Origin of iso
- incentive stock option.
- International Standardization Organization.
- the numerical exposure index of a photographic film under the system adopted by the International Standardization Organization, used to indicate the light sensitivity of the film's emulsion.
- a combining form meaning “equal,” used in the formation of compound words: isochromatic; in chemistry, used in the names of substances which are isomeric with the substance denoted by the base word: isocyanic acid.
Origin of iso-
Examples from the Web for iso
Historical Examples of iso
But it is much more quiet and pleasant than other Japanese bathing resorts I have seen—such as iso.The Life and Letters of Lafcadio Hearn, Volume 2
- International Organization for Standardization
Word Origin for ISO
before a vowel is-
- equal or identicalisomagnetic
- indicating that a chemical compound is an isomer of a specified compoundisobutane; isocyanic acid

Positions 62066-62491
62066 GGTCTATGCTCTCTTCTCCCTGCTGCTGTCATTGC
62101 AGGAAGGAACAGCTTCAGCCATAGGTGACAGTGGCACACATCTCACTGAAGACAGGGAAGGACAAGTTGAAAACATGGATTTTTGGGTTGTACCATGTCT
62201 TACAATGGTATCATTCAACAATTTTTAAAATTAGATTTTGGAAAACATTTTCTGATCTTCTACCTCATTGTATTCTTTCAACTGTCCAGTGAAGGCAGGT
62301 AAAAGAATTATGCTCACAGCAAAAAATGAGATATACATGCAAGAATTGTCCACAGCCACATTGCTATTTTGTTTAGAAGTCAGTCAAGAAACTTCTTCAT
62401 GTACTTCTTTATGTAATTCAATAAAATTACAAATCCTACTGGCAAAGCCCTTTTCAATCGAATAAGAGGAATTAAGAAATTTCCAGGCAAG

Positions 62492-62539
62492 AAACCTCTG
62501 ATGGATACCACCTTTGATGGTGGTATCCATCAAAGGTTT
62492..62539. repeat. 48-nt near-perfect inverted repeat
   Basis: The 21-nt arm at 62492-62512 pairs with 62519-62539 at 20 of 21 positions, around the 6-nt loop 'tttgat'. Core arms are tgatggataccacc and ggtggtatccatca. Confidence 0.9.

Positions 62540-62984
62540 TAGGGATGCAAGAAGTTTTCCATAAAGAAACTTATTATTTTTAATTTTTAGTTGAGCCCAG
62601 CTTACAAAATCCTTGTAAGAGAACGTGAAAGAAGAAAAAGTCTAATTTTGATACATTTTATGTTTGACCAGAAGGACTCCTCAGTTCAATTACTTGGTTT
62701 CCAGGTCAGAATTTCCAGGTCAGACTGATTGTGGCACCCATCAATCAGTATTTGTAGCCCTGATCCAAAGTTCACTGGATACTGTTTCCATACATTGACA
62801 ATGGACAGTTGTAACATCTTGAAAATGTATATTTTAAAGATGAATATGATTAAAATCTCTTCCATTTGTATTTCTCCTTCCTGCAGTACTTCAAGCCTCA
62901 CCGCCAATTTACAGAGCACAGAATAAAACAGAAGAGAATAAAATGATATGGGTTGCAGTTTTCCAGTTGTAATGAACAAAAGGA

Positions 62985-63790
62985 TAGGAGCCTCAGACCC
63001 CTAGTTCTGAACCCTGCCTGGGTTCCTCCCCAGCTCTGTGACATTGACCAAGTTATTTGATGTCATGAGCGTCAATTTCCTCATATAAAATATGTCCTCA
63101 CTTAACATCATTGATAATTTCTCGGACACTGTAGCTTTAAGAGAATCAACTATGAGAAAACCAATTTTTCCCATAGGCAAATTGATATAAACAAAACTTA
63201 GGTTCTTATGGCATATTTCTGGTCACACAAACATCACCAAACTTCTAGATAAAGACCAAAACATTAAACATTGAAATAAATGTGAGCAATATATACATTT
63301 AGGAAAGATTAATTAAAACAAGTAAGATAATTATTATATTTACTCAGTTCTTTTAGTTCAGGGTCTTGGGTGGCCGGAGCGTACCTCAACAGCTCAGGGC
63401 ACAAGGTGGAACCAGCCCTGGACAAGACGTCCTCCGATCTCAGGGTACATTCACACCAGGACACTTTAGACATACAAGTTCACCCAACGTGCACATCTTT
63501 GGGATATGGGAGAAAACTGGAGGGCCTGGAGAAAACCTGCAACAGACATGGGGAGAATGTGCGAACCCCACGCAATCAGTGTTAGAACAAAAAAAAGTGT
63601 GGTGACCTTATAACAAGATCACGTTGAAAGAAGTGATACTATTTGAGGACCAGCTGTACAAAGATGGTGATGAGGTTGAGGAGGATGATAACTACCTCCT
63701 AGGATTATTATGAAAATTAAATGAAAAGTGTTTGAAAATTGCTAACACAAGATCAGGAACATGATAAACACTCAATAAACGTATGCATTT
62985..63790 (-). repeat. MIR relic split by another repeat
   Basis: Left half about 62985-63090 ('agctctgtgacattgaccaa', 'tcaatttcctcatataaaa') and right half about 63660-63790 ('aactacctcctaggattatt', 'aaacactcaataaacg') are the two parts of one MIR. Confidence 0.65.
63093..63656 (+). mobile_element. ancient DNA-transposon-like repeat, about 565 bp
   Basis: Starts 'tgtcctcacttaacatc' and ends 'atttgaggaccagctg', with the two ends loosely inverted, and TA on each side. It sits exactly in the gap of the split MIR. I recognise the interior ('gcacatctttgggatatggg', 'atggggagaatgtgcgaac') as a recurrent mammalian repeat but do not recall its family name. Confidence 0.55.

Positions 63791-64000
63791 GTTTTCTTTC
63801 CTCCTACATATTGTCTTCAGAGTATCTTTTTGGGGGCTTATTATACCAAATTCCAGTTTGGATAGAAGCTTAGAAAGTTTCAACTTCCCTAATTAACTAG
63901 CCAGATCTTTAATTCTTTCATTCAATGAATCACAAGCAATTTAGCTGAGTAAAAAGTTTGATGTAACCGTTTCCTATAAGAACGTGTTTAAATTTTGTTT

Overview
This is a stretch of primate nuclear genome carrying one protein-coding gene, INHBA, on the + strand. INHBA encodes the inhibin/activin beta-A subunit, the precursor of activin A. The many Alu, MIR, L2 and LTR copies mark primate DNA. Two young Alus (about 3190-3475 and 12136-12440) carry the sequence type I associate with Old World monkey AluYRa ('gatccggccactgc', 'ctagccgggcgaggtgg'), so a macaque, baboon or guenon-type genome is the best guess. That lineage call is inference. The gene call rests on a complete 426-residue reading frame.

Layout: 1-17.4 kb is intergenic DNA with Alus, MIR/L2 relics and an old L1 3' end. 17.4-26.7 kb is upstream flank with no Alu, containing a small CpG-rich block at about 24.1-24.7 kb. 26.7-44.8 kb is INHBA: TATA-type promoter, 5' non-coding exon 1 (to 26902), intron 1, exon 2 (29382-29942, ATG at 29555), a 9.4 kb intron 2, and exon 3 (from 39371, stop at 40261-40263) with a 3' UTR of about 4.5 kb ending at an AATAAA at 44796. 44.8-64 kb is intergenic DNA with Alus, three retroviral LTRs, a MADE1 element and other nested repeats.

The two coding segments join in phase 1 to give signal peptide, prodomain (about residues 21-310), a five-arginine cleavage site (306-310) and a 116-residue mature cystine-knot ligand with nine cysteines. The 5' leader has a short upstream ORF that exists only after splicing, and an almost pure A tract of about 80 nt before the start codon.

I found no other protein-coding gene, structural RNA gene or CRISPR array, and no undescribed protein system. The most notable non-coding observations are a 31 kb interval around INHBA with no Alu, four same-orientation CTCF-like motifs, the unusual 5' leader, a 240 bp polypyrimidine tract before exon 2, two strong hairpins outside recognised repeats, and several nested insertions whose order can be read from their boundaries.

Word Origin for iso-
word-forming element meaning "equal, similar, identical; isometric," from comb. form of Greek isos "equal to, the same as" (e.g. isometor "like one's mother"). Used properly only with words of Greek origin; the Latin equivalent is equi- (see equi-).
- Equal; uniform:isobar.
- Characterized by sameness with respect to species:isoantigen.
- Characterized by sameness with respect to genotype:isograft.
- An organization, the International Organization for Standardization, that sets standards in many businesses and technologies, including computing and communications. The term ISO is not an abbreviation, but instead derives from the Greek word īsos, meaning equal.
- A prefix that means equal, as in isometric, having equal measurements.
- A prefix used to indicate an isomer of an organic compound, especially a branched isomer of a compound that normally consists of a straight chain. The isomer is characterized by a Y-shaped branch at the end of the chain that consists of two prongs. Each prong consists of one carbon atom. Thus isopentane contains five carbon atoms like normal pentane, but arranged as a chain of three carbons plus a Y-shaped branch of two carbons at the end.